LIANE HANSEN, host:
The shapes in high-fashion magazines may be changing. The latest issue of V, for example, is dedicated to models of all sizes. So, curvy figures as well as slim ones are featured in its glossy pages. Joining us from our New York bureau is Christopher Bartley, the features editor of V magazine. Hi, Christopher.
Mr. CHRISTOPHER BARTLEY (Features Editor, V Magazine): Hello. How are you?
HANSEN: And he is joined by plus-size supermodel Emme. Welcome to the program.
EMME (Supermodel): Hi, Liane. I'm so happy to be here.
HANSEN: Oh, it's nice to have you both. And Christopher, I'd like to start with you because this issue of V, it's called the size issue. And it features actresses Dakota Fanning and Gabourey Sidibe, from the movie "Precious." Now, these two women could physically not be more different.
Mr. BARTLEY: Exactly.
HANSEN: But the one thing they do have in common is the fact that they're both great actresses. But as a features editor, was there something behind - in your mind when you juxtaposed these two?
Mr. BARTLEY: Well, Gabby actually inspired the issue in a way, along with Crystal Wren, who we'll touch on later. But we saw the trailer for "Precious" in the office over the summer, and we just fell in love with her.
HANSEN: Emme, I want to bring you in because on your blog, you highlight some points in the debate over this V magazine issue and wrote that some people consider it a bold move on the magazine's part. But others say that full-sized women should be featured in every issue. Where do you stand on that?
EMME: Every issue.
HANSEN: Every issue.
(Soundbite of laughter)
EMME: Yeah. It shouldn't be an issue of size; it should be women. And I think that the media, especially women's magazines, would do themselves a favor if they truly, truly did this because it would reduce so much of the horrible push for the prepubescent image, the drive for thinness, the unrealistic expectations, I feel, that are just delivered to us day in and day out.
HANSEN: Christopher, you're nodding assent. I can hear you when Emme's talking about having other sized women featured in every issue. But is this a promotional effort, this one, or will V magazine continue to use models of all sizes?
Mr. BARTLEY: We absolutely will continue but - I mean, I do believe that anything has to start with a revolution of sorts. So, you have to be radical, and then conversations start from there.
EMME: Amen. Go, Christopher, go.
Mr. BARTLEY: You know, like...
(Soundbite of laughter)
EMME: And also, Liane, I have to jump in. I know Cindy Levy over at Glamour magazine, she has made a commitment - last year to have size 12s and 14s and 10s, and then also booking models that are size 6 and size 4, together in editorial spreads. Now, that is where we're going.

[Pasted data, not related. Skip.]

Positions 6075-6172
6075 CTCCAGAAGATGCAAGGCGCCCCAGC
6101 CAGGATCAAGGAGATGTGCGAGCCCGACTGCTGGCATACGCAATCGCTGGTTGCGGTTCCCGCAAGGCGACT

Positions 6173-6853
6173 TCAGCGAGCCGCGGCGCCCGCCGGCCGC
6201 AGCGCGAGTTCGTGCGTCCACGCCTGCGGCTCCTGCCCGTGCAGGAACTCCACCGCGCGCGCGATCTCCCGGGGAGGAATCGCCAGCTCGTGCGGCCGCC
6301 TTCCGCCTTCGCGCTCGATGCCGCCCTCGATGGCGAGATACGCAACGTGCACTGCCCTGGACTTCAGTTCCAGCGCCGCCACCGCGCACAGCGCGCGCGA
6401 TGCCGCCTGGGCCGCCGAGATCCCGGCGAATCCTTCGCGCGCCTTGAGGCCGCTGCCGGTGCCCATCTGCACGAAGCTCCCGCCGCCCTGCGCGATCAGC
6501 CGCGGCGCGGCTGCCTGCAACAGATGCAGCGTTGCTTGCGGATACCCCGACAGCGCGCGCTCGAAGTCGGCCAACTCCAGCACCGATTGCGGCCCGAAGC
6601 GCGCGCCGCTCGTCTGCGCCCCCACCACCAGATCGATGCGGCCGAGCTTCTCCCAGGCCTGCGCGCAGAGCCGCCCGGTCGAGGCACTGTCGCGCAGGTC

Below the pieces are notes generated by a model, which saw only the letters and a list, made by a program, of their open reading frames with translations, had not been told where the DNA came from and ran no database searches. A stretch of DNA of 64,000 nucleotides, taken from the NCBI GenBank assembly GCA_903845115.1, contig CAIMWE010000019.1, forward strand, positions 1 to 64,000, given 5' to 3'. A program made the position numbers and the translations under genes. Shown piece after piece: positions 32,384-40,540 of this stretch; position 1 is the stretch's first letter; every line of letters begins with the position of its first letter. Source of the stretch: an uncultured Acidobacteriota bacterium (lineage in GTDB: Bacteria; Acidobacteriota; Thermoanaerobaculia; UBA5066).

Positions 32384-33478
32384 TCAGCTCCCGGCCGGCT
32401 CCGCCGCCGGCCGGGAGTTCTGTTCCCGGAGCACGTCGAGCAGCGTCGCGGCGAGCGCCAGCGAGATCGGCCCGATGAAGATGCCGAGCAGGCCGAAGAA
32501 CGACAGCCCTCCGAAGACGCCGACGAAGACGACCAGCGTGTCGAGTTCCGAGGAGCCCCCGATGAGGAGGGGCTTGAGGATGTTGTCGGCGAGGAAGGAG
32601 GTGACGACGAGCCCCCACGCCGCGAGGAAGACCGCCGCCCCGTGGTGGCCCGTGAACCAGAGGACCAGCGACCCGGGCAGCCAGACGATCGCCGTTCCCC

HANSEN: Emme, in the modeling world, what's considered a plus size?
EMME: In the modeling world, some might say 10, but I kind of laugh hysterically at that. Twelve, 14 and then 16 is kind of a fall-off for print. So the women that work are 12/14s and a solid 14.
HANSEN: Do you find the term plus size to be derogatory?
EMME: Degrading? Yes. Because it's quite obvious that we are fuller and shapely and, you know, have a little bit of sexiness...
EMME: A lot of sexiness to us. So...
HANSEN: But plus size doesn't necessarily mean obese or unfit.
EMME: Absolutely. There's this controversy, that some people think that we sit back and kick back the milkshakes and the bonbons and all that. But in order to be a model, you have to train, you have to eat well, you have to think well of yourself. You have to be like, a natural, German-Polish, big-boned gal who likes to take care. And it's natural. It's a natural shape.
HANSEN: I'm speaking with supermodel Emme and Christopher Bartley, who's the features editor of V magazine, about the new size issue, which is on the newsstands now. Christopher, in the size issue, you have some pretty skillful Photoshopping to show, you know, a skinny and heavier version of the same model wearing the same clothes.
Mr. BARTLEY: That's actually two different models.
HANSEN: Is it really?
Mr. BARTLEY: Yes.
EMME: Yes. Very much.
Mr. BARTLEY: Two different.
HANSEN: All right. Well, what was the motivation for doing this?
Mr. BARTLEY: Well, that story specifically was to show that the same runway samples, which are a size 2, could be worn on a runway model and Crystal Wren. In each spread, there's a model wearing her size 2 sample. She looks great. Down the right, there's Crystal Wren wearing the same, exact outfit, and that she looks amazing as well. So...
HANSEN: And we're talking Versace; you know, we're talking Armani.
Mr. BARTLEY: Versace, Proenza Schouler.
EMME: I've had cut clothes up the back to demand the look that is on the runway can look great on a body that's a 14.
HANSEN: It's an interesting conversation to have when there's such a push now against obesity.
EMME: Correct. We definitely have a bipolar problem with our health in this country. One end, horrendous obesity and on the other side that's not talked about - and I'm glad to be able to bring this up - is another epidemic of anorexia, bulimia, associated disorders that are not really talked about. It's messy and it doesn't look great.
That's where the drive to be thin, thin, thin at all costs. And even women who are below a size 12 are the ones that are using more of the diet products than the ones that are above a size 12. You just kind of scratch your head and go, what is going on here? When are we going to shake ourselves?
HANSEN: Christopher Bartley is the features editor of V magazine, and Emme is a supermodel and TV personality. They joined us from our New York bureau. And you can find more about V magazine's size issue on our blog. Go to NPR.org/Soapbox. Thanks, both of you.
EMME: Thank you so much.
Mr. BARTLEY: Thank you so much.
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